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Adult Symptoms > Abdomen (GI) Symptoms > Abdominal Pain - Male
Abdominal Pain - Male

DEFINITION

  • Pain or discomfort located between the bottom of the rib cage and the groin crease.

General Information

  • There are multiple causes of abdominal pain.
  • Abdominal pain in the elderly carries with it a higher risk of serious illness.

Top Causes of Abdominal Pain in Men Younger than 50 Years of Age

  • Appendicitis
  • Gallbladder disease
  • Nonspecific abdominal pain
  • Peptic ulcer disease

Top Causes of Abdominal Pain in Men Older Than 50 Years of Age

  • Appendicitis
  • Bowel obstruction
  • Diverticulitis
  • Gallbladder disease
  • Pancreatitis
  • Peptic ulcer disease

See More Appropriate Topic (instead of this one) If


WHEN TO CALL YOUR DOCTOR

Call 911 Now (you may need an ambulance) If

  • Passed out (fainted)
  • Very weak (can't stand)

Call Your Doctor Now (night or day) If

  • You feel weak or very sick
  • Severe pain
  • Constant abdominal pain for more than 2 hours
  • Vomiting blood or black (coffee-grounds)
  • Vomiting bile (bright yellow or green)
  • Vomiting and abdomen looks much more swollen than usual
  • Blood in bowel movements (black/tarry or red)
  • Recent injury to the abdomen
  • Fever of 103° F (39.4° C) or higher
  • Fever of 100.5° F (38.1° C) or higher and you:
    • Are over 60 years of age OR
    • Have diabetes mellitus or a weakened immune system (e.g., HIV positive, cancer chemotherapy, chronic steroid treatment, splenectomy) OR
    • Are bedridden (e.g., nursing home patient, stroke, chronic illness, recovering from surgery)
  • Whites of the eyes have turned yellow (jaundice)
  • Unable to urinate and your bladder feels very full
  • Pain in scrotum or testicle.

Call Your Doctor Within 24 Hours (between 9 am and 4 pm) If

  • You think you need to be seen
  • Mild pain comes and goes (cramps), but lasts greater than 24 hours
  • Over 60 years old
  • Blood in urine

Call Your Doctor During Weekday Office Hours If

  • You have other questions or concerns
  • Abdominal pains are a recurrent problem

Self Care at Home If

  • Mild abdominal pain and you don't think you need to be seen

HOME CARE ADVICE FOR MILD ABDOMINAL PAIN

  1. Reassurance: A mild stomachache can be caused by indigestion, gas pains or overeating. Sometimes a stomachache signals the onset of a vomiting illness due to a viral gastroenteritis ("stomach flu").
  2. Rest: Lie down and rest until you feel better.
  3. Fluids: Sip clear fluids only (e.g., water, flat soft drinks or 1/2 strength fruit juice) until the pain has been gone for over 2 hours. Then slowly return to a regular diet.
  4. Diet:
    • Slowly advance diet from clear liquids to a bland diet
    • Avoid alcohol or caffeinated beverages
    • Avoid greasy or fatty foods.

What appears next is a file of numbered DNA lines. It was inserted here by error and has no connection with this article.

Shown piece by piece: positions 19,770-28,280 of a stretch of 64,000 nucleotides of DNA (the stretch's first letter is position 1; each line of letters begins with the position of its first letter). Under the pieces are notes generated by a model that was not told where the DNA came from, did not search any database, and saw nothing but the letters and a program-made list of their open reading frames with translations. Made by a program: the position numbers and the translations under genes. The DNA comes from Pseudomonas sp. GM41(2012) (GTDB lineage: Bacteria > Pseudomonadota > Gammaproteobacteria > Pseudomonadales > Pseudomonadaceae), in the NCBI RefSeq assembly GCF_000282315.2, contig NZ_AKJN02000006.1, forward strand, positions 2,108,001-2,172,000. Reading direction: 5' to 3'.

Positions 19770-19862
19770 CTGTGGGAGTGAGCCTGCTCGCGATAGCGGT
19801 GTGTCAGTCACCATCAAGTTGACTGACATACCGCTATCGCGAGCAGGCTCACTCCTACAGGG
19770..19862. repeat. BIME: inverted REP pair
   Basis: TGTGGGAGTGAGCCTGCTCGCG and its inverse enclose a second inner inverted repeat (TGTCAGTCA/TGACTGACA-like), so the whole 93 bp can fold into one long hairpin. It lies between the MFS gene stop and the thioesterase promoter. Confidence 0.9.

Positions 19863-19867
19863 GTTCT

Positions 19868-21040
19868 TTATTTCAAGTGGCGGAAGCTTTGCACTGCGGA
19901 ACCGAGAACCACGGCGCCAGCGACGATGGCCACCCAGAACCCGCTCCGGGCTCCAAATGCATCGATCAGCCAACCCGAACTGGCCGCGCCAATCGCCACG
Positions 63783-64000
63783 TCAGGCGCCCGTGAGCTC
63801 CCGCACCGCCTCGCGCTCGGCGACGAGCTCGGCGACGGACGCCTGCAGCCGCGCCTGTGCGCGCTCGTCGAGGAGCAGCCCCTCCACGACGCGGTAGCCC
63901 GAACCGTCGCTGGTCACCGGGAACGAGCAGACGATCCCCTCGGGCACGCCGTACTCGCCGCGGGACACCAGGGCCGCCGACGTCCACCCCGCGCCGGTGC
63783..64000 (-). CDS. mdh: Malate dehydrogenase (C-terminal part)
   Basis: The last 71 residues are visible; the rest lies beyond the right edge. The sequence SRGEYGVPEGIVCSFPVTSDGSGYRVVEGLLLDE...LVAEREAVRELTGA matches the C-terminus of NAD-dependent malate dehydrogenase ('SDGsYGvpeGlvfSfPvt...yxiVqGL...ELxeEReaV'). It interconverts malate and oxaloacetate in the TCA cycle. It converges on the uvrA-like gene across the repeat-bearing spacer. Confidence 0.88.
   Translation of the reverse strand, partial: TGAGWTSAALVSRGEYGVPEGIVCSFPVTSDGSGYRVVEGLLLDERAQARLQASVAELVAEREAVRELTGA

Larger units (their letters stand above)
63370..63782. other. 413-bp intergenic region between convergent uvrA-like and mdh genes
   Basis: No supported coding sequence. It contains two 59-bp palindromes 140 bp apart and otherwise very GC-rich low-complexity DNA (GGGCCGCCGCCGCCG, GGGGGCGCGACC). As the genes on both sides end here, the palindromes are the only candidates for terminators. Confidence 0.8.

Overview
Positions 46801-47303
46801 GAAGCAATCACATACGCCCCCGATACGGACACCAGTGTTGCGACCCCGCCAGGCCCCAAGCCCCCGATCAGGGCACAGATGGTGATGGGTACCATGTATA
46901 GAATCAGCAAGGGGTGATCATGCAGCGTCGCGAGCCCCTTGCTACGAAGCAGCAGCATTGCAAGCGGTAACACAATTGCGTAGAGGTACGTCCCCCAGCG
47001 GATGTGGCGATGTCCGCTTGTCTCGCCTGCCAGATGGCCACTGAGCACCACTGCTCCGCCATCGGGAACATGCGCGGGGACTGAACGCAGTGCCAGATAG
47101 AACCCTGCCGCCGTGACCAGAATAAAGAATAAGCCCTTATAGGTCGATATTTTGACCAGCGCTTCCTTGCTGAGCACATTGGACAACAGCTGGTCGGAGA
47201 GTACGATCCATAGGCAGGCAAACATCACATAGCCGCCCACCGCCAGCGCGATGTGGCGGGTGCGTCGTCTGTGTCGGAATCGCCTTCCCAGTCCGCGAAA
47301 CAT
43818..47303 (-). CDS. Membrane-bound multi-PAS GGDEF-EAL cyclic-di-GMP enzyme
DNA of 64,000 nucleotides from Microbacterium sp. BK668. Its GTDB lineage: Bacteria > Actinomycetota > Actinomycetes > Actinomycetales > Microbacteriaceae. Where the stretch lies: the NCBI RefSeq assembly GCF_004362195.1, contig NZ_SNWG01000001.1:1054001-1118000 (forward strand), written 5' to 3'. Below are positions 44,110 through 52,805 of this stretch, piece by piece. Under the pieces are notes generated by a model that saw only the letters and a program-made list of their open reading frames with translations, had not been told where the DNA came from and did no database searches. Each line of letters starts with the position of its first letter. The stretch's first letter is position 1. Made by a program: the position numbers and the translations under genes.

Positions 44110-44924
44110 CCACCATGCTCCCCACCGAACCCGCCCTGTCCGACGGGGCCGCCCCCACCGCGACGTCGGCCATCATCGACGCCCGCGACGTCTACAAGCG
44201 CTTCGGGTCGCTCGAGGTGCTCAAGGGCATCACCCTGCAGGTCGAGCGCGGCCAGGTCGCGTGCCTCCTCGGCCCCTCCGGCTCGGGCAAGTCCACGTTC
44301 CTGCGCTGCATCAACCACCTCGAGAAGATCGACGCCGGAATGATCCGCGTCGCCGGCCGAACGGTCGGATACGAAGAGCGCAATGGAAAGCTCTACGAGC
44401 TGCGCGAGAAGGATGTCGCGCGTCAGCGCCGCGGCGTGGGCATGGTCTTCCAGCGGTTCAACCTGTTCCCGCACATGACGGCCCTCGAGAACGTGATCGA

5. Pass A BM: Sit on the toilet and try to pass a bowel movement (BM). Do not strain. This may relieve pain if it is due to constipation or impending diarrhea.
  6. Avoid Medicines: Any drug could irritate the stomach lining and make the pain worse, especially an anti-inflammatory medicine such as aspirin and ibuprofen. Do not take any pain medicines, fever medicines or laxatives for stomach cramps.
  7. Expected Course: With harmless causes, the pain is usually better or goes away within 2 hours. With viral gastroenteritis ("stomach flu"), belly cramps may precede each bout of vomiting or diarrhea and may last 2-3 days. With serious causes (such as appendicitis) the pain becomes constant and more severe.
  8. Call Your Doctor If:
    • Abdominal pain is constant and present for more than 2 hours
    • Abdominal pains come and go, and are present for more than 24 hours
    • You become worse

And remember, contact your doctor if you develop any of the "Call Your Doctor" symptoms.


Disclaimer: This information is not intended be a substitute for professional medical advice. It is provided for educational purposes only. You assume full responsibility for how you choose to use this information.


Author and Senior Reviewer: David A. Thompson, M.D.

Last Reviewed: 9/15/2011

Last Revised: 11/22/2011

Content Set: Adult HouseCalls Symptom Checker

Copyright 2000-2012. Self Care Decisions LLC; LMS, Inc.


Additional Resources:

 How to use the Adult Health Topics pages
 When to call the doctor
 Reviewers of Clinical Content

Disclaimer: The information contained in these topics is not intended nor implied to be a substitute for professional medical advice, it is provided for educational purposes only. You assume full responsibility for how you choose to use this information.

Always seek the advice of your physician or other qualified healthcare provider before starting any new treatment or discontinuing an existing treatment. Talk with your healthcare provider about any questions you may have regarding a medical condition. Nothing contained in these topics is intended to be for medical diagnosis or treatment.

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